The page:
2008 Joint Meeting of The Geological Society of America, Soil Science Society of America, American Society of Agronomy, Crop Science Society of America, Gulf Coast Association of Geological Societies with the Gulf Coast Section of SEPM

Paper No. 7
Presentation Time: 9:35 AM

Perchlorate as An Agricultural Contaminant in Groundwater- Isotopic Signatures of Sources and Biodegradation

BĂ–HLKE, J.K.1, HATZINGER, Paul B.2, STURCHIO, Neil C.3, GU, Baohua4, ABBENE, Irene5 and MROCZKOWSKI, Stanley J.1, (1)U.S. Geological Survey, 431 National Center, 12201 Sunrise Valley Dr, Reston, VA 20192, (2)Shaw Environmental, Lawrenceville, NJ 08648, (3)Earth & Environmental Sciences, University of Illinois at Chicago, 845 West Taylor Street, MC-186, Chicago, IL 60607, (4)Environmental Sciences Division, Oak Ridge National Laboratory, P.O.Box 2008, MS 6036, Oak Ridge, TN 37831-6036, (5)U.S. Geological Survey, 2045 Route 112, Bldg 4, Coram, NY 11727, jkbohlke@usgs.gov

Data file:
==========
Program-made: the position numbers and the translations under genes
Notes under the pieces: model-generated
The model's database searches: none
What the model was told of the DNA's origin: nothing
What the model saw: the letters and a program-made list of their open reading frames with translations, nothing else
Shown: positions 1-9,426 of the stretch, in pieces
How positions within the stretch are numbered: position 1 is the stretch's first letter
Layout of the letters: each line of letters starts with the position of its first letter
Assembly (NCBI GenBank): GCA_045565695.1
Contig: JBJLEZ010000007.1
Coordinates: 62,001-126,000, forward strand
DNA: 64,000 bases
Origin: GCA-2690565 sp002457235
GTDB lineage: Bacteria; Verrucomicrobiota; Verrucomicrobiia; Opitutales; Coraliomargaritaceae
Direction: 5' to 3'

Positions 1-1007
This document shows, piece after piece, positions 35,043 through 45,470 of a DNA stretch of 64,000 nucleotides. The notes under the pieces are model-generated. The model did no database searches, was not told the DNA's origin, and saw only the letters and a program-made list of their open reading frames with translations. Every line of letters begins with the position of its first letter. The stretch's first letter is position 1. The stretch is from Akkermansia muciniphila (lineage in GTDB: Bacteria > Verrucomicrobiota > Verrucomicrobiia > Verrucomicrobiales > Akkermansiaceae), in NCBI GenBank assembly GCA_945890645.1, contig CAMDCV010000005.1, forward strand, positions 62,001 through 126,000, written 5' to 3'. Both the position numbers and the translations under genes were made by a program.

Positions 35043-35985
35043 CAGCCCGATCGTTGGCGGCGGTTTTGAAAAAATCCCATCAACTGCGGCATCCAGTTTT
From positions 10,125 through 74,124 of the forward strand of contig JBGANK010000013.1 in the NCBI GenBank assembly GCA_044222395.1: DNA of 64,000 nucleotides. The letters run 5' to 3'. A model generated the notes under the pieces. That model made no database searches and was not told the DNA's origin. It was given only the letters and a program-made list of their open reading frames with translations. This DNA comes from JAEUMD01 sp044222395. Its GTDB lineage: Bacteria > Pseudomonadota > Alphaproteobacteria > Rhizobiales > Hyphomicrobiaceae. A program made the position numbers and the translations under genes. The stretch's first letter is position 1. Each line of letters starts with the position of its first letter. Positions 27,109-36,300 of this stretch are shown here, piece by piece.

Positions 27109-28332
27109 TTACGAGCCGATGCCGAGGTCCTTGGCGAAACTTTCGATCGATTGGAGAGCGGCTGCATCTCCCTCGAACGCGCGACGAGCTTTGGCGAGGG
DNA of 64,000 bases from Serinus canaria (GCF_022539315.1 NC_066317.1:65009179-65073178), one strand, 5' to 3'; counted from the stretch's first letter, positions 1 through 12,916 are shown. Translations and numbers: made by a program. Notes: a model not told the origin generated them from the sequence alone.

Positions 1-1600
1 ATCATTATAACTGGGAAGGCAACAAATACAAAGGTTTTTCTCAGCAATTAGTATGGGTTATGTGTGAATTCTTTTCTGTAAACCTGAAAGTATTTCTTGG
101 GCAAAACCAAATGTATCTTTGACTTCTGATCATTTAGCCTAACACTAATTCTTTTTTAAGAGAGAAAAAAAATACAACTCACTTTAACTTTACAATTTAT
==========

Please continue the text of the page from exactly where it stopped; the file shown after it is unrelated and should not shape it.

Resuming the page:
Perchlorate (ClO4-) is a common groundwater constituent with the potential to affect human thyroid function. Synthetic ClO4- is enriched locally in areas affected by military and industrial activities, whereas natural ClO4- is widely distributed in arid environments, possibly as a result of atmospheric deposition and evapotranspirative concentration. In addition, ClO4- appears to be present in some areas as a result of agricultural application of natural nitate (NO3-) fertilizer containing ClO4- from the Atacama Desert in Chile. Because the ClO4-/NO3- ratio of Atacama NO3- deposits and historical fertilizer products is higher than the ClO4-/NO3- ratio of recommended drinking-water limits, ClO4- can exceed drinking-water limits even where Atacama NO3- was only a small fraction of the total fertilizer N applied. Atacama ClO4- is presumed to have accumulated with NO3- largely from atmospheric deposition and is recognized isotopically by low δ37Cl and high Δ17O values. ClO4- with these isotopic characteristics is a sensitive indicator of Atacama NO3- fertilizer use and has been identified in groundwater from several areas of the USA. At one such site in New York beneath agricultural land, concentrations of ClO4- are relatively low near the water table and higher in deeper older groundwaters (20-30 yrs), possibly because application rates of Atacama NO3- fertilizer, and(or) ClO4- concentrations in the imported fertilizer products, decreased in recent years. Similarly, groundwater ClO4- in some former agricultural sites in southern California is plausibly related to past Atacama NO3- fertilizer use. After entering groundwater, ClO4- and NO3- both are persistent in oxic conditions and are subject to microbial reduction under suboxic conditions, although ClO4- degradation commonly is inhibited in the presence of NO3-. During biodegradation, ClO4- and NO3- exhibit coupled isotopic fractionation with relatively constant ratios of εO/εCl (≈2.5 ± 0.2) and εO/εN (≈0.8 ± 0.2), respectively.